A Nick Castellanos-Inspired Look at Directional Outs Above Average
Nick Castellanos was not good during the 2022 regular season. He was especially bad on defense, costing the Phillies an estimated eight runs. In the playoffs, however, he made a few impressive catches. In fact, his four best plays of the season came in the postseason. His October excellence began in Game 1 of the NLDS, when he made this snag in the bottom of the ninth inning to help preserve a one-run Phillies lead:
He would go on to make two similar grabs in the World Series. This one came in Game 1, with two outs and the winning run on second the bottom of the ninth:
And this one started off Game 3:
He also made three such plays during the regular season, as my colleague Davy Andrews recently highlighted. Unsurprisingly, Castellanos performed best on balls hit in and to his left, or “in right” according to the home-plate centric directional Outs Above Average (OAA):
Kyle Tucker, Castellanos’ World Series counterpart, also performed best on balls hit in and to his left. This got me thinking: Castellanos and Tucker, who both field right-handed, should have an easier time making grabs to their left because they don’t have to reach across their bodies. Does this hold for all righty outfielders?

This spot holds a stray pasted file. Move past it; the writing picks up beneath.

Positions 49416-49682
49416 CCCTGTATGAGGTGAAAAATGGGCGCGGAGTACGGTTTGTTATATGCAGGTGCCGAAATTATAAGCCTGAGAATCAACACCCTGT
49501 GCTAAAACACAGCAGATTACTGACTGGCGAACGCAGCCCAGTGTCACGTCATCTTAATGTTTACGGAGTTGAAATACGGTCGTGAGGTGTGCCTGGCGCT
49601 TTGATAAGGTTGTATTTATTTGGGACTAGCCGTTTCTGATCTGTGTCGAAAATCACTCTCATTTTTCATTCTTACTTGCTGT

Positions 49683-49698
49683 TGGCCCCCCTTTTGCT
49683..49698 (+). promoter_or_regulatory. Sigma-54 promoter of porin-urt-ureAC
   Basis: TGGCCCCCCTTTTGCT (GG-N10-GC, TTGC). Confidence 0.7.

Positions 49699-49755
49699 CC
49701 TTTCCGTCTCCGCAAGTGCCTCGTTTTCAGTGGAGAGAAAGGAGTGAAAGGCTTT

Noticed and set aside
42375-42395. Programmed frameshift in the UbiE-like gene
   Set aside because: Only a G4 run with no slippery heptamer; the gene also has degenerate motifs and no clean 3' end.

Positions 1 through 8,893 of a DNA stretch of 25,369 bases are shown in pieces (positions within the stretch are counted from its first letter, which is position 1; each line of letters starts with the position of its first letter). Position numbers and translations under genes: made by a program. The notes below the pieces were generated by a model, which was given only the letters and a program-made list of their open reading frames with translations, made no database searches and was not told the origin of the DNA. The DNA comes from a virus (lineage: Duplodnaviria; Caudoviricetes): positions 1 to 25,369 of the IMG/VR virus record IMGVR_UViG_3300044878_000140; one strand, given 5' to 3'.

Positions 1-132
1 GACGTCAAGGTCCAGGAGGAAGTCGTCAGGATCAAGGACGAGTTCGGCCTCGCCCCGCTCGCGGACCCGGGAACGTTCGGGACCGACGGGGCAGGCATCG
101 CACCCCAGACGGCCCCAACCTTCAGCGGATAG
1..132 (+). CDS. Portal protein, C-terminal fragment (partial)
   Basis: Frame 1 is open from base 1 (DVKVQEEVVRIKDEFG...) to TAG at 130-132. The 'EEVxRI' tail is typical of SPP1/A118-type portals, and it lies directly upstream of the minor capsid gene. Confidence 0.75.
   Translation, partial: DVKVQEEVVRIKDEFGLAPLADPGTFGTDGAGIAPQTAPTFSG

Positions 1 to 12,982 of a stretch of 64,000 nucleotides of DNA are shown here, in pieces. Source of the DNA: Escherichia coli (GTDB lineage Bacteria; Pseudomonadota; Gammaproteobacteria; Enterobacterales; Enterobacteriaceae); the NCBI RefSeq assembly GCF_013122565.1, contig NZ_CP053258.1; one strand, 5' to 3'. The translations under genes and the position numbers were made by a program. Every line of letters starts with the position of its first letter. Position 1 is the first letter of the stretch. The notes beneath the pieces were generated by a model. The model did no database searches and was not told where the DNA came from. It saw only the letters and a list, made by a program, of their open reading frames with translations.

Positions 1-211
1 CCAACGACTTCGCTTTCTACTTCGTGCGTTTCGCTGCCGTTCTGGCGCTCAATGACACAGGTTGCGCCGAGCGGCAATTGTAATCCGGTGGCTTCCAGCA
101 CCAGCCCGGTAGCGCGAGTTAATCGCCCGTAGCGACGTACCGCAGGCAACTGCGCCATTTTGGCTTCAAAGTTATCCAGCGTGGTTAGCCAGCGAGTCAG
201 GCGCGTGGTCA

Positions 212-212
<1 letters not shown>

I decided to come at this question from a few angles. First, I wanted to find out if righties performed better on average relative to themselves when going to their left, as Castellanos and Tucker did. Then, I tried to find out if this also held true for lefties; the explanation in this case would be that moving left is easier in general, not just for righties. Lastly, I compared the performance of righties and lefties on plays to their left.
Below are the numbers for the 240 players (181 righties, 59 lefties) with at least 250 total fielding opportunities — about a season’s worth — in the outfield since 2016, when Statcast first began tracking directional OAA. For the rest of this article I will refer to the directions from the point of view of the player, such that “left” means to the player’s left rather than to the left relative to home plate:
Directional Fielding, Lefties vs. Righties
|Fields||OAA Right||OAA Left|
Right-handers have clearly outperformed left-handers on balls hit to their left. They’ve also been better than lefties on balls hit to their right, but by a much slimmer margin. By closing the gap in this way, lefties demonstrated a much larger difference between their performance going left versus going right. All players, regardless of handedness, performed better moving to their right.
After this first look, the question remained as to how robust these results were. To examine how players fared moving to the left relative to their own performance to the right, I used paired t-tests, which allowed me to control for the differences in total fielding opportunities across players. These tests indicated that for all players, the difference between going left and going right likely wasn’t due to chance. This was mostly due to the lefties; among those players, the difference in performance across directions was statistically significant. For righties, the difference was not.
Below is a graph indicating the relationship between OAA on balls hit to a player’s right and on balls hit to a player’s left. Each point represents one player: